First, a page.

• FIG. 4 illustrates an example method for text summarization according to various examples of the present disclosure. The example method of text summarizing includes determining, via a computing system, a graph with a small world structure, corresponding to a document comprising text, wherein nodes of the graph correspond to text features of the document and edges between particular nodes represent relationships between the text features represented by the particular nodes as indicated at 440. As shown at 442, the nodes are ranked via the computing system. Those nodes having importance in the small world structure are identified via the computing system, as illustrated at 444. As shown at 446, text features corresponding to the identified nodes are selected, via the computing system, as a summary of the document.
  • As was previously discussed, a document, and its structure, can be represented (e.g., modeled) by graphs (e.g., networks) G=(V, E) with text features such as sentences and/or paragraphs as the vertex set V. In network theory, a vertex is often referred to as a node. The edge between two nodes is used to represent the relationships between a pair of text features.
  • One task is to define relationships between text features in a document, which contains text, that result in graphs with similar properties and topology. More precisely, a relation between text features can be defined which produce graphs with a small world structure. Since documents are frequently generated by humans, and are generally intended for human consideration, it is natural to expect that during writing, an author will present his main ideas and concepts in a manner similar to biological networks.
  • One example approach to defining relations between text features can be summarized as follows:
  • 1. Construct a parametric family of meaningful words MeaningfulSet(ε) for a document. For example, the parametric family of meaningful words (i.e., keywords) can involve one parameter. However, examples of the present disclosure are not so limited, and the parametric family can involve more than one parameter. The resulting sets can be compared to societies used for constructing corresponding affiliation networks. The parametric family of meaningful words MeaningfulSet(ε) for a document can be selected based on the Helmholtz principle, for example.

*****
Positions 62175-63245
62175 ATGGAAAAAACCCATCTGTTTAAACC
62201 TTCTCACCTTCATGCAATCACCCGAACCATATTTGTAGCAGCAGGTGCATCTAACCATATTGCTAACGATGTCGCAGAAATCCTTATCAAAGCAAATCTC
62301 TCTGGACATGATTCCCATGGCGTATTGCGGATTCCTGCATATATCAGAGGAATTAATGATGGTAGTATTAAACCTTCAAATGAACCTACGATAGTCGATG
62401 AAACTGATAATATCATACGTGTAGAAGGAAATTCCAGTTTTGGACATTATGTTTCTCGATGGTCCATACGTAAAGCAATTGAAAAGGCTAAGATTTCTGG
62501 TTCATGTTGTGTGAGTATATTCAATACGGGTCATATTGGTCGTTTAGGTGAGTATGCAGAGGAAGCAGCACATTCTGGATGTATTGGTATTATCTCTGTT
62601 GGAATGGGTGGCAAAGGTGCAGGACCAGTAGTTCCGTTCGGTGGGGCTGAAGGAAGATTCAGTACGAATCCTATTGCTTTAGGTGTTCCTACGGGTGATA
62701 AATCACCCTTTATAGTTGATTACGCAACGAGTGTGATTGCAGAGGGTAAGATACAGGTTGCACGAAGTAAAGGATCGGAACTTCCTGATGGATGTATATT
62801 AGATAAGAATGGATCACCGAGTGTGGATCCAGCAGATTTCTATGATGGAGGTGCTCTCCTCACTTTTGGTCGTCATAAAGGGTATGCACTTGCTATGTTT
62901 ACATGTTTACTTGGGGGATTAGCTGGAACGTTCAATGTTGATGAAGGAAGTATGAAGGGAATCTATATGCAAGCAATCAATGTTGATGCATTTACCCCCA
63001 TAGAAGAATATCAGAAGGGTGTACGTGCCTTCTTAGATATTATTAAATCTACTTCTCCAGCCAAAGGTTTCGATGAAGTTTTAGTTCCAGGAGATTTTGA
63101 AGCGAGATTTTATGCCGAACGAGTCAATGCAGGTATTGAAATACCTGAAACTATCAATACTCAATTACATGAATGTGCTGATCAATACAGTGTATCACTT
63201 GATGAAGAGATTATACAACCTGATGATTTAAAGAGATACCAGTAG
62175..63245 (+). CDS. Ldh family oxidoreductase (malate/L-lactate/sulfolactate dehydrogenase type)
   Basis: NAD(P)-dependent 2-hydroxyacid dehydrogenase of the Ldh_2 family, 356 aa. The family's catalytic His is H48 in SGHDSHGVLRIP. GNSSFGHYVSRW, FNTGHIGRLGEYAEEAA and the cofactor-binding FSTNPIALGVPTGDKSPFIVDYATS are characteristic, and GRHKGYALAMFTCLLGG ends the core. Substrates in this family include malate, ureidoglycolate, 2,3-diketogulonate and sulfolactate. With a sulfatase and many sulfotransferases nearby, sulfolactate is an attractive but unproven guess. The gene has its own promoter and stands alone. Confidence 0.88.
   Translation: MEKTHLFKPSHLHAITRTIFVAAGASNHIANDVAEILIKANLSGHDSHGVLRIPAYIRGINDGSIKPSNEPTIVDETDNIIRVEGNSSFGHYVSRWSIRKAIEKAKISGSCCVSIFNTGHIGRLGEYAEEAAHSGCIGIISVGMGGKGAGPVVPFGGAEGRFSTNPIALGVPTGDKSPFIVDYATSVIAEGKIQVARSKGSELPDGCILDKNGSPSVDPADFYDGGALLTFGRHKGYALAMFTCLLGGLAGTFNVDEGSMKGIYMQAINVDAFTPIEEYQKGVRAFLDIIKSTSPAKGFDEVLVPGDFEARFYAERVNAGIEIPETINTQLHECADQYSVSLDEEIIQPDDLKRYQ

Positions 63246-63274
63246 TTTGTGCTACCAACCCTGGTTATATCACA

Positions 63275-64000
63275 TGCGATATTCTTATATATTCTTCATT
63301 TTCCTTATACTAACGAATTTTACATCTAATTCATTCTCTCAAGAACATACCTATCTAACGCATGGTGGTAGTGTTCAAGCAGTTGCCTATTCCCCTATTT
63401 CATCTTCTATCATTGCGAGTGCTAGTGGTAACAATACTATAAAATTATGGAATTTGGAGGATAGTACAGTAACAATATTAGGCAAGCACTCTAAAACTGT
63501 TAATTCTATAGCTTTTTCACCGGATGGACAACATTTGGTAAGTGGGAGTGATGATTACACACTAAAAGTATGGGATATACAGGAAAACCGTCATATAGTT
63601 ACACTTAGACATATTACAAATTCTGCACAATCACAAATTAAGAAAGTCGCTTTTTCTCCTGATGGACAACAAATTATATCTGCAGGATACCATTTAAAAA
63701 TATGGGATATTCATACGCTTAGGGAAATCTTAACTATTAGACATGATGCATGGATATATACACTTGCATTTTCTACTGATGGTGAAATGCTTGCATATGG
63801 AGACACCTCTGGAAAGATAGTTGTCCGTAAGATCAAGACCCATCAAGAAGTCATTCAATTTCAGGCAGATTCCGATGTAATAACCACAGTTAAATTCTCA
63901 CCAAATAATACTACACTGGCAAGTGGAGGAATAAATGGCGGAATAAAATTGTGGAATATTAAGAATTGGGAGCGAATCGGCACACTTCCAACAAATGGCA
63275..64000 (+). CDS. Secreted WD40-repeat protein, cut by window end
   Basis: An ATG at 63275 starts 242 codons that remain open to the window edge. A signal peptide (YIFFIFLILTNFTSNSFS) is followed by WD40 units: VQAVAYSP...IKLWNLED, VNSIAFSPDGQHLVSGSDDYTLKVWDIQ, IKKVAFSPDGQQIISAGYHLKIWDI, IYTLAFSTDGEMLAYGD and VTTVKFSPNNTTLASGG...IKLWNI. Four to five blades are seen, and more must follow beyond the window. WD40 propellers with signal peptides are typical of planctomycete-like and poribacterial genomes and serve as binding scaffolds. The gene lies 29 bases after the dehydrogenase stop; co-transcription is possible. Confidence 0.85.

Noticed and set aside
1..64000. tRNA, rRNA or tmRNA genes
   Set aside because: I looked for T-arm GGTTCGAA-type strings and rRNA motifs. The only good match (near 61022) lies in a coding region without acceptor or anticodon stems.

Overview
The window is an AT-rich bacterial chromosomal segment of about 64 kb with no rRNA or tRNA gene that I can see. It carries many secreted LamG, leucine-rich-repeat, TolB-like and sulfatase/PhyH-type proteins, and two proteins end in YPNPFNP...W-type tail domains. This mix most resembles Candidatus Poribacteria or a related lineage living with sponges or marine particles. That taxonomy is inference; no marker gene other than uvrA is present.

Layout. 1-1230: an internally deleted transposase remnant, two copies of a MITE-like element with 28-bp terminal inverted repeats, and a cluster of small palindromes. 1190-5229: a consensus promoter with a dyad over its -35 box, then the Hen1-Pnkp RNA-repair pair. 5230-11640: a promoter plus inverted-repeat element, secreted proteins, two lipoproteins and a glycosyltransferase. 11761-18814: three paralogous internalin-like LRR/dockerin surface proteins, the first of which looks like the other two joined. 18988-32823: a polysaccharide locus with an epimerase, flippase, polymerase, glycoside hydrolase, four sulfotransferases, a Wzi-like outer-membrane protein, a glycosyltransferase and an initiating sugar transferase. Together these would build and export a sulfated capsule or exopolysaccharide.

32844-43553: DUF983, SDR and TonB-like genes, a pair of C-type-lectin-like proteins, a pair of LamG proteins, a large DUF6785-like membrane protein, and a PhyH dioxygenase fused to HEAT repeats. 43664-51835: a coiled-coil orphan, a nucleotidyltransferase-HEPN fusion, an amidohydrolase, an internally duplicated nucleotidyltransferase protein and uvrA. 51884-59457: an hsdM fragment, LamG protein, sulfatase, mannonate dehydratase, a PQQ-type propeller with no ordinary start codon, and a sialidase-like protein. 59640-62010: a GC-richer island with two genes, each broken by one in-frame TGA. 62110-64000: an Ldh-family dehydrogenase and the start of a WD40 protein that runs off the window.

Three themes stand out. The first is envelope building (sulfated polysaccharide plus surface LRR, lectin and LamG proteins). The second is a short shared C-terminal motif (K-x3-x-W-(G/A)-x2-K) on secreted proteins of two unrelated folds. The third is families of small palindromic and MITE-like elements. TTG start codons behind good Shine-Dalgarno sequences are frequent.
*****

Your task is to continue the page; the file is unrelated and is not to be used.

• 2. Connect two nodes (e.g., representing corresponding text features) by the edge if the corresponding text features have at least one word from the MeaningfulSet(ε) in common, or if the text features are a pair of consecutive text features. According to some examples, if the text features are not consecutive or do not each have at least one word from the MeaningfulSet(ε) in common, no edge connects the nodes. However, examples of the present disclosure are not to limited, and other criteria can be used in addition to, or in lieu of, the above-mentioned attributes to determine whether node pairs are connected.
  • 3. Determine that for the keywords selected in the MeaningfulSet(ε) using Helmholtz's principle such graphs can have a small world structure (i.e., become a small world) for some range of the parameter ε. For most documents the range around ε=2 (e.g., greater than 1) can produce the desired small world structure.
  • If a set of keywords MeaningfulSet(ε) is too small, then the local relationships (e.g., proximity such as consecutive text features) may be present and the graph may look like a regular graph. If, however, too many keywords are selected, the graph can be a large random graph with too many edges.
  • To illustrate with several data sets, consider the size of “societies” for some text documents tested using the methods of the present disclosure. A relationship between a number of edges and a level of meaningfulness parameter can the plotted for documents analyzed according to various examples of the present disclosure, such as is shown in FIG. 3 at 320. Several documents were analyzed using the methods of the present disclosure including the 2011 State of the Union address given by President Barak Obama, the State of the Union address given by President Bill Clinton, and the Book of Genesis from the Natural Language Toolkit corpus. The text feature represented by nodes in a network relationship graph in each case was sentences. Therefore, edges represented relationships between sentences. The discussion that follows refers specifically to sentences as an example of a text feature, but examples of the present disclosure are not so limited and can be applied to other text features as previously defined.
  • Generally, when the meaningfulness parameter goes from a negative to a large positive value, a network relationship graph (e.g., as shown in FIG. 2) transforms from a large random graph to a regular graph. The transition into a small world structure (e.g., topology) can happen in between the extreme cases, such as just after the portion of the curve where the number of edges decreases significantly as was discussed with respect to graph 320 in FIG. 3 (e.g., the second portion of 329 of curve 326 for a range of meaningfulness perimeter greater than one). Having a small world topology is of interest in many ranking text features since in such graphs different nodes have different contributions to a graph being a small world.